Local councils across the North Coast are campaigning against a major hike in the Emergency Services Levy which they say will impact on their ability to fund basic services.
The Lismore, Tweed, Tenterfield and Kyogle councils say the levy increase is another example of cost shifting by the State Government, and one which came with virtually no consultation.
Last month councils across the state were sent bills from Revenue NSW detailing their new contributions to the levy. They were said to have increased by 11.7 per cent , but were in fact higher in real terms, ranging from 13 per cent to 24 per cent year-on-year increases.
The dollar increases were $124,300 for Lismore City, $97,670 for Tweed Shire; about $70,000 for Tenterfield Shire and about $50,000 for Kyogle Shire.
‘No one is arguing about the need to increase the levy towards covering new workers’ compensation changes for volunteer and career firefighters affected by work-related cancers … that is right and proper … but the NSW Government should pick up the tab,’ the State Member for Lismore, Janelle Saffin, said.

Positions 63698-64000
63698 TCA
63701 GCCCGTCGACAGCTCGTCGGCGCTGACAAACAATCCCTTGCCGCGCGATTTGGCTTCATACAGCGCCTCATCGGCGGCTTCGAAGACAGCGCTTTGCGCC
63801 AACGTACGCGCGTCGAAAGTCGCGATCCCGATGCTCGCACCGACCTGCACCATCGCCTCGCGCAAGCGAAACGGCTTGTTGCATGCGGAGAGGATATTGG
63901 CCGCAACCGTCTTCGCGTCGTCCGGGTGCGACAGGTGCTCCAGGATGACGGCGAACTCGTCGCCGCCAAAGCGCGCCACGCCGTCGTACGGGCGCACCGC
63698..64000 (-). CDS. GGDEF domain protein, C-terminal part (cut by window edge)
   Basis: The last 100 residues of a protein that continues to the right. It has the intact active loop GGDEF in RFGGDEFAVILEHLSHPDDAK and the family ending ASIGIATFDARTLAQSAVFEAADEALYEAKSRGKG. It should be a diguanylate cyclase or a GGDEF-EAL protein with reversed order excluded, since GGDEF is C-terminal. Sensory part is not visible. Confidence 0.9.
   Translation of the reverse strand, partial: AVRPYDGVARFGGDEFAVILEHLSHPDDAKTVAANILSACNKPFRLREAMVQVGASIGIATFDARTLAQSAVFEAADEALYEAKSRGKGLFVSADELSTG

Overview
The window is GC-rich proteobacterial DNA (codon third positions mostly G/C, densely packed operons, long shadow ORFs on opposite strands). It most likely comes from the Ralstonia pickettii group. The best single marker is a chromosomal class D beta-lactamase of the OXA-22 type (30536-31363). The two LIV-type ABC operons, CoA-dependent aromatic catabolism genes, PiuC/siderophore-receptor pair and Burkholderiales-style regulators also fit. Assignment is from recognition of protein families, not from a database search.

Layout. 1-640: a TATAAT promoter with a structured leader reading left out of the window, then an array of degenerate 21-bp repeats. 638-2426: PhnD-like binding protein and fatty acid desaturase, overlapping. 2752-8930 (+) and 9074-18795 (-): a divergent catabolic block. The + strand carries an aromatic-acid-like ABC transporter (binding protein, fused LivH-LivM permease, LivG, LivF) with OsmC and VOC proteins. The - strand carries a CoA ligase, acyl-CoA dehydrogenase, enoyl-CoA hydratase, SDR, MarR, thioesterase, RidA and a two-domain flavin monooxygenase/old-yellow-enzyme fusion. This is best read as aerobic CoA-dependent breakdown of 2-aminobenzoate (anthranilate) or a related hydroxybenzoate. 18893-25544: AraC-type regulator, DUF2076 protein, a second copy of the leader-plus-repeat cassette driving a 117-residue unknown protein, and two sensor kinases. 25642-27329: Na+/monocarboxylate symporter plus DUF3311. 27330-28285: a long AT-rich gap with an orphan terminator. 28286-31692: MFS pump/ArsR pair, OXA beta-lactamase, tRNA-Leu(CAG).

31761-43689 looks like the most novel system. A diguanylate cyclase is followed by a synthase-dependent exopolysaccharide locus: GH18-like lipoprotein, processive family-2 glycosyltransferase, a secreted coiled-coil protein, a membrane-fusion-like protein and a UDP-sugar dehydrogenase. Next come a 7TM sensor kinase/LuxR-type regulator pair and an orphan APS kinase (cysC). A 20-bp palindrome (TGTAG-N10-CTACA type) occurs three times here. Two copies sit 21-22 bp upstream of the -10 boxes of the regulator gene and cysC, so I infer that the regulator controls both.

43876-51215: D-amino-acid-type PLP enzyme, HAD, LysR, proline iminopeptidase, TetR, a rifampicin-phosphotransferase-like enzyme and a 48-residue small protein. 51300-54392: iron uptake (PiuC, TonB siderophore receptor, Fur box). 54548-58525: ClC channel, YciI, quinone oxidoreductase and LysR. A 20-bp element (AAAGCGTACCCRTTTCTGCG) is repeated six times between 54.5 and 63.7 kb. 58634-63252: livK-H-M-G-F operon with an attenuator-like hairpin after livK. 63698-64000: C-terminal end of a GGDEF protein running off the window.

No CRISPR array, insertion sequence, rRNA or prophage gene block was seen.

‘Local Government NSW is calling for the NSW Government to cover the initial additional $19-million increase to local councils (representing 11.7 per cent of the increase) for the first year.’
‘It is also calling for the NSW Government to work with local councils to redesign the funding mechanism for the scheme to ensure fairness into the future. Lismore City Council and Tweed Shire Council support this campaign,’ she said.
Ms Saffin said she had put a question on notice to Minister Hancock as soon as local mayors raised this issue.
‘I know Country Mayors president Cr Katrina Humphries believes this is cost shifting at its cheekiest and that many councils, already struggling to meet the Government’s Fit For The Future benchmarks, will simply refuse to pay the increase,’ she said.